“Based on the political and military threats existing in the region Georgia should have a rapid-reaction, mobile professional army, compatible to [the armies of] our international partners, as well as the effective air defense and coast guard systems,” he said.
On the foreign policy front, Alasania said that Georgia should not turn into “arena of international confrontation.”
“On the contrary, Georgia should be the country of stability and cooperation,” he continued. “It can only be achieved through careful, consistent, multilateral and balanced foreign policy strategy.”
“We should achieve Georgia’s de-occupation and suspension of the country’s disintegration through this policy,” he said and underlined importance of full implementation of the August 12 ceasefire accord.
He said that Russia’s efforts to block international monitors’ presence in breakaway regions triggered “the need of direct dialogue with Russia.”
Through this dialogue, he said, “we should demonstrate to Russia that its aggressive occupational policy is counterproductive.” He also said that Tbilisi should offer Russia “an alternative vision of potential cooperation.”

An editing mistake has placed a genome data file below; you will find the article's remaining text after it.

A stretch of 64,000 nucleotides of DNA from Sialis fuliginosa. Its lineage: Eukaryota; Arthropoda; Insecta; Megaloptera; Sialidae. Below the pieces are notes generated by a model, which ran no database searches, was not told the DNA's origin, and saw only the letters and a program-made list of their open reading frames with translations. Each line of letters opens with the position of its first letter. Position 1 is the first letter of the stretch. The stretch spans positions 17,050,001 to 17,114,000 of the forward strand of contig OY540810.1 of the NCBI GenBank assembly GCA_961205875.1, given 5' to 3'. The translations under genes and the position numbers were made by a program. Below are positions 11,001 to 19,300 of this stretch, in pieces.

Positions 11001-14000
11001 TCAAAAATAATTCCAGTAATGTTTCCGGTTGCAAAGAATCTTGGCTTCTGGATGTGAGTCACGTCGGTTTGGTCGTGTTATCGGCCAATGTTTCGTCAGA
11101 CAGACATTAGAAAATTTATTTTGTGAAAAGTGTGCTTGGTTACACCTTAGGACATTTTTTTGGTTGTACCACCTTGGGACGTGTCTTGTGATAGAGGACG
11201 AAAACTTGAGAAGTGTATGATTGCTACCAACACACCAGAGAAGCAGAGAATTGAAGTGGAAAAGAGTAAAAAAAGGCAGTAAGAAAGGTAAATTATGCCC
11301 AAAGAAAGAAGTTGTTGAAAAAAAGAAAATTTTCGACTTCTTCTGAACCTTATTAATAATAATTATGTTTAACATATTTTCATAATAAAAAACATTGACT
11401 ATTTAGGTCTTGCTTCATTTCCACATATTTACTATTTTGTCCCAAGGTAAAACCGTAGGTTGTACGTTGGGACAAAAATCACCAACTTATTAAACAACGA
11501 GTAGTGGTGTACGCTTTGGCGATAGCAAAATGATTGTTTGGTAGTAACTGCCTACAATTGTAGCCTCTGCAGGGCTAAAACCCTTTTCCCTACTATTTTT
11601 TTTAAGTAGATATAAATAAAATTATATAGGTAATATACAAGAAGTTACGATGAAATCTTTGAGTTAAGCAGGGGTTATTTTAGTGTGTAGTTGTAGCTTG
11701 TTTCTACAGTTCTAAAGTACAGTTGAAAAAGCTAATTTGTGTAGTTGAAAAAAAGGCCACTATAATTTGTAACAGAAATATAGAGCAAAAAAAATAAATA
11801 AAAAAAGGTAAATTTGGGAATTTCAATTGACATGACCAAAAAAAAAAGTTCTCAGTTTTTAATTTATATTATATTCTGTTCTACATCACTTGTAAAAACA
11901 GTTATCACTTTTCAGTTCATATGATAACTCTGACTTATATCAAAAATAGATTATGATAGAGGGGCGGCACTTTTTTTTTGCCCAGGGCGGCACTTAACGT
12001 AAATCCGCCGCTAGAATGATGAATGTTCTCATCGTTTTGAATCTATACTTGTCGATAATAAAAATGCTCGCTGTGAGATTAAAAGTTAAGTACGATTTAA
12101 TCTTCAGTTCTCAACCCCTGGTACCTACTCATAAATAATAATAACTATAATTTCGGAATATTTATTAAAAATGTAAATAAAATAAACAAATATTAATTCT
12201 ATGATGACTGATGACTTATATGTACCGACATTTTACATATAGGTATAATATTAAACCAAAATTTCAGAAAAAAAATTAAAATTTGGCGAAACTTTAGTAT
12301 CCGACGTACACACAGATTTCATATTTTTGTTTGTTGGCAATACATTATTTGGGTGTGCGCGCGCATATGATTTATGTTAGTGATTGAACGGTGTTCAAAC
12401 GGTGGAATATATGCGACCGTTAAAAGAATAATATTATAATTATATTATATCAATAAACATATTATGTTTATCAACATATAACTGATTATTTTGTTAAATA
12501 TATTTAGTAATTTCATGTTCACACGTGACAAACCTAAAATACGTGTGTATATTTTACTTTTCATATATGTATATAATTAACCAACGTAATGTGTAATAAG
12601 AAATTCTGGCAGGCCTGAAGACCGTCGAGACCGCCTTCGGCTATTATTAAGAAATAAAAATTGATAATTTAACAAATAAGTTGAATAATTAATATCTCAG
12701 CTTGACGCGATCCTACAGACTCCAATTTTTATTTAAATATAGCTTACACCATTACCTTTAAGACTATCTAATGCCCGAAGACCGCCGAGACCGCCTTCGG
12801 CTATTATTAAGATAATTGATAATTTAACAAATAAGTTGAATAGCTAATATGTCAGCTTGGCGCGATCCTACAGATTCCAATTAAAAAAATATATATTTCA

He denounced “militarist rhetoric,” which he said prevailed in recent years, and said that Tbilisi should instead focus on cooperation in economic, humanitarian, educational, healthcare and cultural fields with the breakaway regions.
“We should understand that there is no quick, military solution to these conflicts,” he said. “Our strategy should be based on direct contacts, direct dialogue, confidence building and reconciliation with the Abkhazians and the Ossetians. We should certainly take into consideration their security concerns, as well as concerns related to their national identity.”
On NATO and European Union he said: “The government’s reckless steps [in August] have hit a serous blow to the process of Georgia’s NATO integration. The EU’s new neighborhood initiatives should be used meaningfully for final integration of our country into European structures.”
Alasania said that Georgia’s “strategic alliance” with the United States would be “comprehensive” and based on the two countries’ political, regional and energy security interests.